The public hearing will be held on Friday, January 26, 2018, from 9 a.m. to 5 p.m. The public hearing may be extended or may end early depending on the level of public participation. Persons seeking to attend or to present at the public hearing must register by Tuesday, January 2, 2018. Section II provides attendance and registration information. Electronic or written comments will be accepted after the public hearing until Thursday, February 15, 2018.

    ADDRESSES:

    The public hearing will be held at the FDA White Oak Campus, 10903 New Hampshire Ave., Bldg. 31 Conference Center, the Great Room A, Silver Spring, MD 20993-0002. Entrance for public hearing participants (non-FDA employees) is through Building 1 where routine security check procedures will be performed. For parking and security information, please refer to https://www.fda.gov/AboutFDA/WorkingatFDA/BuildingsandFacilities/WhiteOakCampusInformation/ucm241740.htm.

    You may submit comments as follows. Please note that late, untimely filed comments will not be considered. Electronic comments must be submitted on or before February 15, 2018. The https://www.regulations.gov electronic filing system will accept comments until midnight Eastern Time at the end of February 15, 2018. Comments received by mail/hand delivery/courier (for written/paper submissions) will be considered timely if they are postmarked or the delivery service acceptance receipt is on or before that date.

    You may submit comments as follows:

    Electronic Submissions

    Submit electronic comments in the following way:

    Federal eRulemaking Portal: https://www.regulations.gov. Follow the instructions for submitting comments. Comments submitted electronically, including attachments, to https://www.regulations.gov will be posted to the docket unchanged. Because your comment will be made public, you are solely responsible for ensuring that your comment does not include any confidential information that you or a third party may not wish to be posted, such as medical information, your or anyone else's Social Security number, or confidential business information, such as a manufacturing process. Please note that if you include your name, contact information, or other information that identifies you in the body of your comments, that information will be posted on https://www.regulations.gov.

    • If you want to submit a comment with confidential information that you do not wish to be made available to the public, submit the comment as a written/paper submission and in the manner detailed (see “Written/Paper Submissions” and “Instructions”).

    Written/Paper Submissions

    Submit written/paper submissions as follows:

    Mail/Hand delivery/Courier (for written/paper submissions): Dockets Management Staff (HFA-305), Food and Drug Administration, 5630 Fishers Lane, Rm. 1061, Rockville, MD 20852.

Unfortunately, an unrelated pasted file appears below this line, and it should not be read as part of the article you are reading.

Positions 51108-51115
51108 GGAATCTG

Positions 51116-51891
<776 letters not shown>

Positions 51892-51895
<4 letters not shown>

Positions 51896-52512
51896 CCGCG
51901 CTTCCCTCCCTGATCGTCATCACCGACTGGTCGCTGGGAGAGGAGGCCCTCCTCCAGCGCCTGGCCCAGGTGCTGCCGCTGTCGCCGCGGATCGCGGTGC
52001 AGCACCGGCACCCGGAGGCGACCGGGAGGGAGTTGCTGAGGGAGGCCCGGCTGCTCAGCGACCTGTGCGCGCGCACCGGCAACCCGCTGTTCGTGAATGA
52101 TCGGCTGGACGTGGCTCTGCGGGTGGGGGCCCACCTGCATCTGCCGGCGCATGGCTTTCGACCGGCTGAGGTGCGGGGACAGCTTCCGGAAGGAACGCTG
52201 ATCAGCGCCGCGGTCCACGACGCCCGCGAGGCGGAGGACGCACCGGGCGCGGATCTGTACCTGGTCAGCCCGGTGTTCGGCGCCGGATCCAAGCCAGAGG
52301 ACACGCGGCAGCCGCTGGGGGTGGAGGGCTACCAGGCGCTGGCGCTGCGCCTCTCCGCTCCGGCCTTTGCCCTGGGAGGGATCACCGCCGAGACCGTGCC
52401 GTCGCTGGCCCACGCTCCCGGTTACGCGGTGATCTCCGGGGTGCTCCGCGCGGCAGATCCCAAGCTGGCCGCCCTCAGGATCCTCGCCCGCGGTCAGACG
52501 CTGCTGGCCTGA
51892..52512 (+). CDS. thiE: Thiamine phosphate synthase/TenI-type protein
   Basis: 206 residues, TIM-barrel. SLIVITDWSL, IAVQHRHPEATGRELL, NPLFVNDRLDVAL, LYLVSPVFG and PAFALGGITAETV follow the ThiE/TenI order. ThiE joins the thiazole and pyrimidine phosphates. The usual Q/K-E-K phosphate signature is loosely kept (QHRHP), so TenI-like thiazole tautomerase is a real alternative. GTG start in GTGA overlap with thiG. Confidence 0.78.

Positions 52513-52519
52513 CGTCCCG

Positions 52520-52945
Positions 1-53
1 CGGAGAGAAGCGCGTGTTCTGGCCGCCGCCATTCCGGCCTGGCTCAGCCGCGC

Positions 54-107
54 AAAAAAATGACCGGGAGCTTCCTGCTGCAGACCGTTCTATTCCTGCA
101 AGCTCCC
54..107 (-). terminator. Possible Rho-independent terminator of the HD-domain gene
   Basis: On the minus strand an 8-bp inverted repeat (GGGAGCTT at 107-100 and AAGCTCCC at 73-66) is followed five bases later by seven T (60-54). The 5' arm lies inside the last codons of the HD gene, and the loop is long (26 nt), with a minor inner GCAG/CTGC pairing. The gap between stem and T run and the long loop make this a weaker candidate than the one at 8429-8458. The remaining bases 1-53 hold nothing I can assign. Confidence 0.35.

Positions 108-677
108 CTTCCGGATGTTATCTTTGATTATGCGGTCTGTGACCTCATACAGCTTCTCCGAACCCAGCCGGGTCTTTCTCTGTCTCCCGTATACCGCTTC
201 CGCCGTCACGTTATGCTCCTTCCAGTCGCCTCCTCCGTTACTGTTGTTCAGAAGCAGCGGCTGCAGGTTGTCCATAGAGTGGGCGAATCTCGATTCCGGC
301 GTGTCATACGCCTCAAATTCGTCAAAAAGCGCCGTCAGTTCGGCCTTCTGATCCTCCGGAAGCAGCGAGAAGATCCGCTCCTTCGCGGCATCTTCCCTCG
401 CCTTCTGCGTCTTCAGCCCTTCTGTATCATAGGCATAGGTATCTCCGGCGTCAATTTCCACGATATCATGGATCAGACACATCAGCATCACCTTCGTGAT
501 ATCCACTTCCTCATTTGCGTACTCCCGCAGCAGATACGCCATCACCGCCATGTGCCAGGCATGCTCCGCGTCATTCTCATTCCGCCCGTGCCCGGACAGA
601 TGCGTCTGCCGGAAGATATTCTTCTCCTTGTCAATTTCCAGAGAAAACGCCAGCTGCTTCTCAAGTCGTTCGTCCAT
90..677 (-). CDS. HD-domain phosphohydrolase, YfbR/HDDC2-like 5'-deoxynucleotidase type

• For written/paper comments submitted to the Dockets Management Staff, FDA will post your comment, as well as any attachments, except for information submitted, marked, and identified as confidential if submitted as detailed in “Instructions.”

    Instructions: All submissions received must include the Docket No. FDA-2017-N-6529 for “FDA's Approach to Evaluating Nicotine Replacement Therapies”; Public Hearing; Request for Comments. Received comments will be placed in the docket and, except for those submitted as “Confidential Submissions,” publicly viewable at https://www.regulations.gov or at the Division of Dockets Management between 9 a.m. and 4 p.m., Monday through Friday.

    • Confidential Submissions—To submit a comment with confidential information that you do not wish to be made publicly available, submit your comments only as a written/paper submission. You should submit two copies total. One copy will include the information you claim to be confidential with a heading or cover note that states “THIS DOCUMENT CONTAINS CONFIDENTIAL INFORMATION.” The Agency will review this copy, including the claimed confidential information, in its consideration of comments. The second copy, which will have the claimed confidential information redacted/blacked out, will be available for public viewing and posted on https://www.regulations.gov. Submit both copies to the Dockets Management Staff. If you do not wish your name and contact information to be made publicly available, you can provide this information on the cover sheet and not in the body of your comments and you must identify this information as “confidential.” Any information marked as “confidential” will not be disclosed except in accordance with 21 CFR 10.20 and other applicable disclosure law. For more information about FDA's posting of comments to public dockets, see 80 FR 56469, September 18, 2015, or access the information at: https://www.fda.gov/regulatoryinformation/dockets/default.htm.

    Docket: For access to the docket to read background documents or the received electronic and written/paper comments, go to https://www.regulations.gov and insert the docket number, found in brackets in the heading of this document, into the “Search” box and follow the prompts and/or go to the Dockets Management Staff, 5630 Fishers Lane, Rm. 1061, Rockville, MD 20852.

    FOR FURTHER INFORMATION CONTACT: